The Banking House of Murphy, Hancock & Co. gives facilities to business men. It was established January, 1873. A Methodist and a Christian Church have been erected.
The "Independent," a weekly newspaper — C. Walls, editor and proprietor — now in its second volume, keeps up the record of the local news and looks after the interests of the Republican party.
Of Benevolent Societies the Masonic Lodge, Newman, No. 369, was instituted June 27, 1861. The first W. M. was Dr. W. A. Smith. I. W. Burget was Secretaiy and Isaac Howard, Treasurer. The present membership is 89.
Lodge No. 469, Independent Order of Odd Fellow, was begun January 10, 1871, with S. G. Rose, N. G.; A. J. Homer, V.G.; Jas. Farley, Secretary; I. T. Davis, Treasurer; S. G. Rose, D. G. M.; as the first officers. The total present membership is 25.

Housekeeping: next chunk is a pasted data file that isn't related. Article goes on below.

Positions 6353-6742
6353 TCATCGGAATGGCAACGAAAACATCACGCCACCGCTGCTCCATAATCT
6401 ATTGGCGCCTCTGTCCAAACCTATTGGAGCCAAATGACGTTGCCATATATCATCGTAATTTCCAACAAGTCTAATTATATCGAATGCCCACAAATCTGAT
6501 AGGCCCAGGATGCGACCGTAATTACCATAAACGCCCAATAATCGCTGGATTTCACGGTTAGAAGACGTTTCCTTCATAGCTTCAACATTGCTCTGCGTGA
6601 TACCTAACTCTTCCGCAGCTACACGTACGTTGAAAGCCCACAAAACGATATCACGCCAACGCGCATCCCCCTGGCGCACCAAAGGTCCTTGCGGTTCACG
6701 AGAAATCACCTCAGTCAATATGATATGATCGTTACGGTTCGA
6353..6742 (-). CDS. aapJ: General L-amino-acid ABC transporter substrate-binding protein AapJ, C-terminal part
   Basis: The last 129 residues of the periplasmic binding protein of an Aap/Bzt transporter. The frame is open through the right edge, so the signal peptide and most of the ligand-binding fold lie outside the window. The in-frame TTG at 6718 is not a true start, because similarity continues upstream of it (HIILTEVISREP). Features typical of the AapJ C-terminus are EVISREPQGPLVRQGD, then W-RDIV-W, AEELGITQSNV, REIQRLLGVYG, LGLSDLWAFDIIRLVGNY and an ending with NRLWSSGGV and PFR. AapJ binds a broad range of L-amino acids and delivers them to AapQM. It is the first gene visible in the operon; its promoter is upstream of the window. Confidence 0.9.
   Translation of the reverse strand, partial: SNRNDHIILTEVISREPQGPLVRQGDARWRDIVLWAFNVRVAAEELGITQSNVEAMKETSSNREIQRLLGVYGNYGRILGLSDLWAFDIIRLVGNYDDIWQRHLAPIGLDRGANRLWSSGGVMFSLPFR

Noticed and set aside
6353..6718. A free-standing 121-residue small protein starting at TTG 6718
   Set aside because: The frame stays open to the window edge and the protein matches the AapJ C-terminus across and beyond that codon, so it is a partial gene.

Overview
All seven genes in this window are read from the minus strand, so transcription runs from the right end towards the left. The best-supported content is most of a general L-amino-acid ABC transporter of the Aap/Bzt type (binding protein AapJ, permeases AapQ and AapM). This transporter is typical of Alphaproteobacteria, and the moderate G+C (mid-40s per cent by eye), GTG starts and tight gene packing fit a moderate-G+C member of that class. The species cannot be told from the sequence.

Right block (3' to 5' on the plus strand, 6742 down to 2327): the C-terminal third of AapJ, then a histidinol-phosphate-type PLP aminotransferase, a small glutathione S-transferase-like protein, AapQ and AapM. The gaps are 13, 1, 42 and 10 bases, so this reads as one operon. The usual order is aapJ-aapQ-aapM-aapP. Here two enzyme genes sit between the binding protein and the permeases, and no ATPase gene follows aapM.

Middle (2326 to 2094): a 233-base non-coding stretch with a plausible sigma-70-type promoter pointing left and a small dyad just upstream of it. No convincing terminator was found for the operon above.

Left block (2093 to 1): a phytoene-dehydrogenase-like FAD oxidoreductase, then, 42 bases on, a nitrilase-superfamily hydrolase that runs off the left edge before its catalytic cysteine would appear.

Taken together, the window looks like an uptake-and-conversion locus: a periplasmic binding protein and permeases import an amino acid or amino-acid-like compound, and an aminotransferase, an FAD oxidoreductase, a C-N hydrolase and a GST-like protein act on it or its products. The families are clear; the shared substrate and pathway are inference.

The Indianapolis, Decatur & Springfield Railway traverses the township from east to west, passing through Newman, having been built in 1872. The charter of the Decatur & Indianapolis Railroad Company was dated March 21, 1853; that of the Illinois & Indiana Central bears date of December 30, 1852. It had been a proposed road for twenty years and partly graded for a long time. This township took stock in the road, by a vote of the people, to the amount of $12,000, payable in fourteen years with ten per cent interest. The taxes paid by the road in 1875 balanced the interest.
A proposed railroad, the line of which has been surveyed and approximately located, is a nearly straight line from Homer, in Champaign county, to Newman, with prospective extensions both ways, and a preliminary survey was made on the line of the Mattoon & Danville road which also crosses the township.